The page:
A Medical Device Daily

Royal Philips Electronics (Amsterdam, the Netherlands) has unveiled a series of portable, compact patient monitors that provides a reliable, yet affordable means to observe and care for patients.

Now available to healthcare providers in India, the new Philips SureSigns VM3 is the first Philips patient monitor designed for emerging markets.

"The SureSigns VM3 leverages the high-quality platform of Philips' industry leading patient monitoring portfolio," said Anjan Bose, Philips Healthcare India (Hyderabad) senior director and business head for India, Bangladesh, Sri Lanka and Nepal.

He added, "Combining advanced software and technology in a compact economical package, the VM3 is the perfect solution for caregivers across the wide variety of clinical environments we see here in India."

Philips noted that with a growing per-capita income and adoption of new lifestyles, healthcare services in India are rapidly changing. "In order to meet the increasing demand for quality care, people in urban areas have seen the construction of new, state-of-the-art hospitals and associated satellite facilities, while others are increasingly seeking care at smaller nursing homes and clinics," the company said.

This has fueled the demand for healthcare equipment across various segments and the growth of the Indian patient monitoring equipment market is estimated to reach $42 million in 2010, the company said.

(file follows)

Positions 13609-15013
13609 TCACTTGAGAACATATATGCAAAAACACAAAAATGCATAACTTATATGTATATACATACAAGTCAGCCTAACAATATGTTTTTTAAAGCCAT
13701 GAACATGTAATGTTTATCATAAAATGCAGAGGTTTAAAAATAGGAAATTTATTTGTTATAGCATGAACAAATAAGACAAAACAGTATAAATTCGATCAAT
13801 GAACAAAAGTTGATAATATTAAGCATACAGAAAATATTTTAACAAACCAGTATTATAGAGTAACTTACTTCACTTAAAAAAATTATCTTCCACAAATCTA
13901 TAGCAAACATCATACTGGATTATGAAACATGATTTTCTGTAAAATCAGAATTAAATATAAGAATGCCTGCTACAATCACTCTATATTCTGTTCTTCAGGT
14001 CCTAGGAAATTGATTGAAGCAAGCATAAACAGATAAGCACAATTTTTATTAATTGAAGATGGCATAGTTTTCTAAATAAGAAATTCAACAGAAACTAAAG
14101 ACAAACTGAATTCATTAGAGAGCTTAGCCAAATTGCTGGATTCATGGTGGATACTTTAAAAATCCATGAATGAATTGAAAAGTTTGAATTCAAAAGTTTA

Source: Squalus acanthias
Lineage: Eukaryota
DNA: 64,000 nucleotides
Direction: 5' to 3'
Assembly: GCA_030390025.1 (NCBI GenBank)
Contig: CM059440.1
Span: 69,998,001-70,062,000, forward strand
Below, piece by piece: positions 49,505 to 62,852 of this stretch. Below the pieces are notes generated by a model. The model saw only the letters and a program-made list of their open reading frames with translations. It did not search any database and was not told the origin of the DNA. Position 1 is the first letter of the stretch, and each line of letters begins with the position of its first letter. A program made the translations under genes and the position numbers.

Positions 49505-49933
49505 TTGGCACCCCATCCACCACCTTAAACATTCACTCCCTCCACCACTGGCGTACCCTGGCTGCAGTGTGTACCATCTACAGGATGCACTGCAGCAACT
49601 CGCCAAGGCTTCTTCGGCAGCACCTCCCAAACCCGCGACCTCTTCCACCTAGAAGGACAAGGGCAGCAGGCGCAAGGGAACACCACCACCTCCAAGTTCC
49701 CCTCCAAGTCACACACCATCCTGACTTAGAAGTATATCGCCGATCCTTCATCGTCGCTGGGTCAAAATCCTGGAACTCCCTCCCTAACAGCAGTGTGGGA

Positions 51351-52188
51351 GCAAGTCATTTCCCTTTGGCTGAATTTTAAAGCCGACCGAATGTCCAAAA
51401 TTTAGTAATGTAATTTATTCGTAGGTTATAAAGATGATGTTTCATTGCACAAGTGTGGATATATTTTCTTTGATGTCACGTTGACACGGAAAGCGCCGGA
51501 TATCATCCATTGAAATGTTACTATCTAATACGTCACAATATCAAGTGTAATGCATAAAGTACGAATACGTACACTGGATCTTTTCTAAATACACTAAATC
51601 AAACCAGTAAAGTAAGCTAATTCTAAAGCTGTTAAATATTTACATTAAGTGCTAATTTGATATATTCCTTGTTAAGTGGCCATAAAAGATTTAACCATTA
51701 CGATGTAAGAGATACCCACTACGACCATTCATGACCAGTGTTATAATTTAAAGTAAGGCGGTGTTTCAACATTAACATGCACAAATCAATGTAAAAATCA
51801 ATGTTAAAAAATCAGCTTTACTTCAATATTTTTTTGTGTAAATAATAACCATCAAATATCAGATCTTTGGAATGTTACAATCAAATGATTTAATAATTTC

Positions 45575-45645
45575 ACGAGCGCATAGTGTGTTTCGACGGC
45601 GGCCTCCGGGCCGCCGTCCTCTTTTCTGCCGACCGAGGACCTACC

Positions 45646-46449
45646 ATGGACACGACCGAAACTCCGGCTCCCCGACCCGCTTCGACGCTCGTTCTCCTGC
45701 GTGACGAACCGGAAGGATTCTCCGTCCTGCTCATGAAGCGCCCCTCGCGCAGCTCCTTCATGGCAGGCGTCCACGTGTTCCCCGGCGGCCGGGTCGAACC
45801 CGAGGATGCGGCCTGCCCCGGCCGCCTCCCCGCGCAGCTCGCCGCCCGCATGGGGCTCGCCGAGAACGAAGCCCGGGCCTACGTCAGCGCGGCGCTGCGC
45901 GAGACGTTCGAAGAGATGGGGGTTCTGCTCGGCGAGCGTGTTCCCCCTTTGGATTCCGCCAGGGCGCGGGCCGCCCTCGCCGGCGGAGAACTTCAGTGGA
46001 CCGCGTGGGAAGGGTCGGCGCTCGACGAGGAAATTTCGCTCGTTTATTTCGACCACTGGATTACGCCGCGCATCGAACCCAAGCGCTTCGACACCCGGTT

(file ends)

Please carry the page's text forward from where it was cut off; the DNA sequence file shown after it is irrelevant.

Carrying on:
Philips noted that it aims at garnering a 40% share of the market by 2010 through its diverse range of patient monitoring equipment. With access to more affordable patient monitoring equipment, it said clinicians will have the ability to observe a patient's vital signs and make more informed, timely decisions about patient care.

The Philips SureSigns VM3 offers ECG, respiration and pulse oximetry in a compact monitor that helps provide quality care in almost any clinical setting, according to the company. It offers vital signs measurement and monitoring in an easy-to-use system that can be used in various departments throughout the hospital, nursing homes, private practices and rural clinics, as well as ambulances and mobile facilities.

ExAblate trial under way in U.S.

InSightec (Tirat Carmel, Israel) reported that the first U.S. patient has been treated in the company's pivotal trial to evaluate the safety and effectiveness of the non-invasive, radiation-free ExAblate magnetic resonance-guided focused ultrasound (MRgFUS) system as a pain-relieving treatment for patients with bone metastases who have failed an initial round of palliative radiation.

The ExAblate system was approved to treat women suffering from symptomatic uterine fibroids in 2004. More than 4,000 women have undergone treatment with ExAblate worldwide.

"Pain from tumors that have spread to the bone is the most common kind of pain for cancer patients," said InSightec President/CEO Dr. Kobi Vortman. "Many patients are too weak to withstand invasive procedures to quell their pain if it persists or recurs after palliative radiation."

He added, "We look forward to advancing the trial in hopes that ExAblate may provide a non-invasive, ionized radiation-free means to improve the quality of life of late-stage cancer patients."